Sunday, July 6, 2014

34 years ago today. . . updated with new picture!

At Golgotha Lutheran Church, rural Wausa, Nebraska, the Rev. Caryl Ritchey hosting Pastor, the Rev. Eldor Meyer ordaining, the Rev. Marion VonRentzell preaching, and assorted other clergy participating, the Rev. Larry A. Peters was ordained a minister of Christ's holy catholic church.... 34 years ago today!

It was as hot as h e double hockey sticks and a few of the participants were late and the Bishop was making his first trip ever to the parish but... God help us, we made it...  And it has been an exercise in unworthiness countered by the lavish grace of God that still rules the day (thanks be to God!).


Anonymous said...

Congratulations and blessings!

Timothy C. Schenks said...
This comment has been removed by the author.
Timothy C. Schenks said...

Congratulations! I was in 6th grade pre-Confirmation class the year you were ordained.

Anonymous said...

"What God Ordains is Always Good"

Rich Kauzlarich said...

God's blessings to you.

Janis Williams said...

Blessings and God's strength to you! With love from a couple of your flock! Dave and Jan.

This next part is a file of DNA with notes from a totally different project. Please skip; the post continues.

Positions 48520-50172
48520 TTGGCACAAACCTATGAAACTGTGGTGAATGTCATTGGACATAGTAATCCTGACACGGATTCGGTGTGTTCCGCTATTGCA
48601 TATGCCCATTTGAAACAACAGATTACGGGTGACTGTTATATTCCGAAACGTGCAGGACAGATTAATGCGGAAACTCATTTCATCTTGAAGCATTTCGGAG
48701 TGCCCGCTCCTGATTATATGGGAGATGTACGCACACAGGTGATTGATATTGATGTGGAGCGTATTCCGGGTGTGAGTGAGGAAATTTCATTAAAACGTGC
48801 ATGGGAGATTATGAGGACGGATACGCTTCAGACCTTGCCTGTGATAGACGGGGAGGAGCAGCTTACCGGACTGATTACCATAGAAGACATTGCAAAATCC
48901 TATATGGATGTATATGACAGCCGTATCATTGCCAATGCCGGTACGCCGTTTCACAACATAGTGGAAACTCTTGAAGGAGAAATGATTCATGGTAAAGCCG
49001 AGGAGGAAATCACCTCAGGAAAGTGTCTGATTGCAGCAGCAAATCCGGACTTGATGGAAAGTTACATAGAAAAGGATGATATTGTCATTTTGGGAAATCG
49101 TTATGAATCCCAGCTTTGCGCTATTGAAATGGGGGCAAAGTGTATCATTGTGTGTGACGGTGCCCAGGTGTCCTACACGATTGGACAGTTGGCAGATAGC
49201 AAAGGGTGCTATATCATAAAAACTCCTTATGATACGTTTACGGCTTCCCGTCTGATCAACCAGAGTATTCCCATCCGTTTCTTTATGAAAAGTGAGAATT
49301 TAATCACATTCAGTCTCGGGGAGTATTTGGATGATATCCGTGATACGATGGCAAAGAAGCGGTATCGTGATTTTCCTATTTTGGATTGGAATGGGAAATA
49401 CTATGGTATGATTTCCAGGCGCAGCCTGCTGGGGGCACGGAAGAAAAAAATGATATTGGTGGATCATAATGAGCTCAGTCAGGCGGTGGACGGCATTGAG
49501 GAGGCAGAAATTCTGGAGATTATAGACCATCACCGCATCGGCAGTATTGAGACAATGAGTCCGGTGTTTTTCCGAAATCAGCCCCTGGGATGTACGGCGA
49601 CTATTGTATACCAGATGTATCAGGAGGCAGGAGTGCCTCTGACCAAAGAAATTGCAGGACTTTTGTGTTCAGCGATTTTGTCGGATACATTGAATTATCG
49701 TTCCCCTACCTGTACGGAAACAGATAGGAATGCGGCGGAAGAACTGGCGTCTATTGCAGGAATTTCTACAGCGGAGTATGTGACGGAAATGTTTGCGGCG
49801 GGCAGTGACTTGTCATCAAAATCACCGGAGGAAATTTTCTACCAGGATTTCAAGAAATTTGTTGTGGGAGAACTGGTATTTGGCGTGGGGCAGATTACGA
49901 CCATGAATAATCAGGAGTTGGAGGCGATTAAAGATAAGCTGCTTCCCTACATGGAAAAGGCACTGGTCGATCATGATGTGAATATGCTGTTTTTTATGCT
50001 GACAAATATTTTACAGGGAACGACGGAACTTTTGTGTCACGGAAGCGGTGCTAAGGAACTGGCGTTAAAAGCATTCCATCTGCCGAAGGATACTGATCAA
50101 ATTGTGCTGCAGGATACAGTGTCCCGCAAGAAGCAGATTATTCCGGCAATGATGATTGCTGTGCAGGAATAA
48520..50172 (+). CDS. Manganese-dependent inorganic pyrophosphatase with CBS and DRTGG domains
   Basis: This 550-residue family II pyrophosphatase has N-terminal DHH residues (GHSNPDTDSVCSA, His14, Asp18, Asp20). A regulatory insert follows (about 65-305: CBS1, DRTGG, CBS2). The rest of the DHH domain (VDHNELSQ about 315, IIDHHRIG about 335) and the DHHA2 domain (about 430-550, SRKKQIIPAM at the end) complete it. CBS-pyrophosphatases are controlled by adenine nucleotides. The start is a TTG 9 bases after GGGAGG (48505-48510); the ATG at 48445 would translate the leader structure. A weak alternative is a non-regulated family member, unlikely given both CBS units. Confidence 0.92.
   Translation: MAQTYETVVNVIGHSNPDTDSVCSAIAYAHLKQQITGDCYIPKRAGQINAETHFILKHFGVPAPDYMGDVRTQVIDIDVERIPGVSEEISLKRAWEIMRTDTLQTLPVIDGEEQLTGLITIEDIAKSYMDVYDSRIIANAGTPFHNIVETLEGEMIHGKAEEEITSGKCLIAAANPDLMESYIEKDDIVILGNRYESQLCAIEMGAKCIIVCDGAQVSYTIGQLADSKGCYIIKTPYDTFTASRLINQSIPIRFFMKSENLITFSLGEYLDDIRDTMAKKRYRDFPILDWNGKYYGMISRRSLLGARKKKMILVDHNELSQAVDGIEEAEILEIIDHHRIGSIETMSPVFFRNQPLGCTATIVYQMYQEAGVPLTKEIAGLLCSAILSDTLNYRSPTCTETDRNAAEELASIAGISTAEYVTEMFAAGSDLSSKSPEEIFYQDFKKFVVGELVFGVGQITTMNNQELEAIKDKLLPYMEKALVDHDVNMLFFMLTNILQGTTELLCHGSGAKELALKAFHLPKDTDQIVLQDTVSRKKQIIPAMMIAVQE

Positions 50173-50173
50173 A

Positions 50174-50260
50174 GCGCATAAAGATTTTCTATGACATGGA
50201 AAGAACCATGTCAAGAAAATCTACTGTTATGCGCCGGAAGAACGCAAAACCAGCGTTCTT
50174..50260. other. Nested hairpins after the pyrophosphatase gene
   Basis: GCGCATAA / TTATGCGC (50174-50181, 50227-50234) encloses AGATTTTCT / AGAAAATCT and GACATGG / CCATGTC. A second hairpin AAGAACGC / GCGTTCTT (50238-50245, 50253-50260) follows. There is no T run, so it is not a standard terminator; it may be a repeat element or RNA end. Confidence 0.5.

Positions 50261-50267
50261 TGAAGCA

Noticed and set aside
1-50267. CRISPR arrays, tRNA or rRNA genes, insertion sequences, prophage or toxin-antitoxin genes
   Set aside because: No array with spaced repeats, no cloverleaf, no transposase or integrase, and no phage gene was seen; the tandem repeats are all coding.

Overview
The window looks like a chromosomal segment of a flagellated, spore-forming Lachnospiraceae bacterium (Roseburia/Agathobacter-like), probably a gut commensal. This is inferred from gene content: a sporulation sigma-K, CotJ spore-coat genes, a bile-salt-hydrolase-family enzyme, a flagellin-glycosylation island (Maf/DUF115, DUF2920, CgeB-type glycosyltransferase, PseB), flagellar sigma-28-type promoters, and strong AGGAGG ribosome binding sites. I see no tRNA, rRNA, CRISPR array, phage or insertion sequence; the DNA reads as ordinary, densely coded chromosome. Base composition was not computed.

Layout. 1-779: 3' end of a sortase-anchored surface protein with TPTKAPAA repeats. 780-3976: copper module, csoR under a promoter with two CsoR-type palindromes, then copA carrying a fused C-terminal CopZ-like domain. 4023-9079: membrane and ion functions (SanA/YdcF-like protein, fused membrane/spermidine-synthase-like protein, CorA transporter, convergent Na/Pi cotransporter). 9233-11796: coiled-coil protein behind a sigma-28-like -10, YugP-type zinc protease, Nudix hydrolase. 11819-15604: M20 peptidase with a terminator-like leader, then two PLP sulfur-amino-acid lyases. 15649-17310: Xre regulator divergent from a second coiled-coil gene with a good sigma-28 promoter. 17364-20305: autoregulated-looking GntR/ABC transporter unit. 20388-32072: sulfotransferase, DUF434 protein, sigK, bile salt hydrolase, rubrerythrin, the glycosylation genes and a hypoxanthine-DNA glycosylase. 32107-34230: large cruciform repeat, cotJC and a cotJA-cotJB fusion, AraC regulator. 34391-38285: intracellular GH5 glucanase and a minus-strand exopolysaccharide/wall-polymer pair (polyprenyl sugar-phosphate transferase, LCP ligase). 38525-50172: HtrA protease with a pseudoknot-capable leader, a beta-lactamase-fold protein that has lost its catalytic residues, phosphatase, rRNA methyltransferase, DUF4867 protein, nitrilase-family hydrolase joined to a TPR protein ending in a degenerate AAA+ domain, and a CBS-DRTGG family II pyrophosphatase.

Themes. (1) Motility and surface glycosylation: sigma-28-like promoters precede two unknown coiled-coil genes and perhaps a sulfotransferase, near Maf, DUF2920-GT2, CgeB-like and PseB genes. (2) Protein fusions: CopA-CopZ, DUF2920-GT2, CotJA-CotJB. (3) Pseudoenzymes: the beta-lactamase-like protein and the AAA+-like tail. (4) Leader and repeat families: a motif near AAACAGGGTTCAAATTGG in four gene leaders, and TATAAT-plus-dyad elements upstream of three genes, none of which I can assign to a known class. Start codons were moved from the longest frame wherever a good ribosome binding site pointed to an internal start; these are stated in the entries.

Anonymous said...

Just had my 28th last month.

You have a good leg up on me.

Well done, good and faithful servant.


Phillip said...

Congratulations - and thank you. SDG

Anonymous said...

Congratulations!! Keep up the good work.

When did the LCMS have Bishops? I'm shocked!

Fr. D+
Anglican Priest

Timothy C. Schenks said...

Fr. D.,

Several conflicting answers:

1. All Lutheran pastors are bishops, or at least the sole pastors and senior pastors are.

2. The LCMS has never had a Bishop. There was a deposed Bishop/Primate of the LCMS' predecessor congregations prior to the formation of the Synod.

3. LCMS District Presidents are ecclesiastical supervisors and might be called bishops. Two LCMS districts call their District Presidents Bishop in their constitution (I think...or so I've been told).

My preference is #1.


Pastor Peters said...

Whether or not we call them bishops, consecrate them to their office, or invest them with distinctive clothing, there have always been among Lutherans those with episcopal responsibility -- oversight of doctrine and practice. We do not believe that this office is distinctive de jure divino but by human arrangement. That said it is salutary and beneficial and, our confessions would say, desirable. So DPs within local geography and the Synodical President over the whole Synod, with parish pastors over the parish, exercise some or all of this episcopal responsibility, including ordination.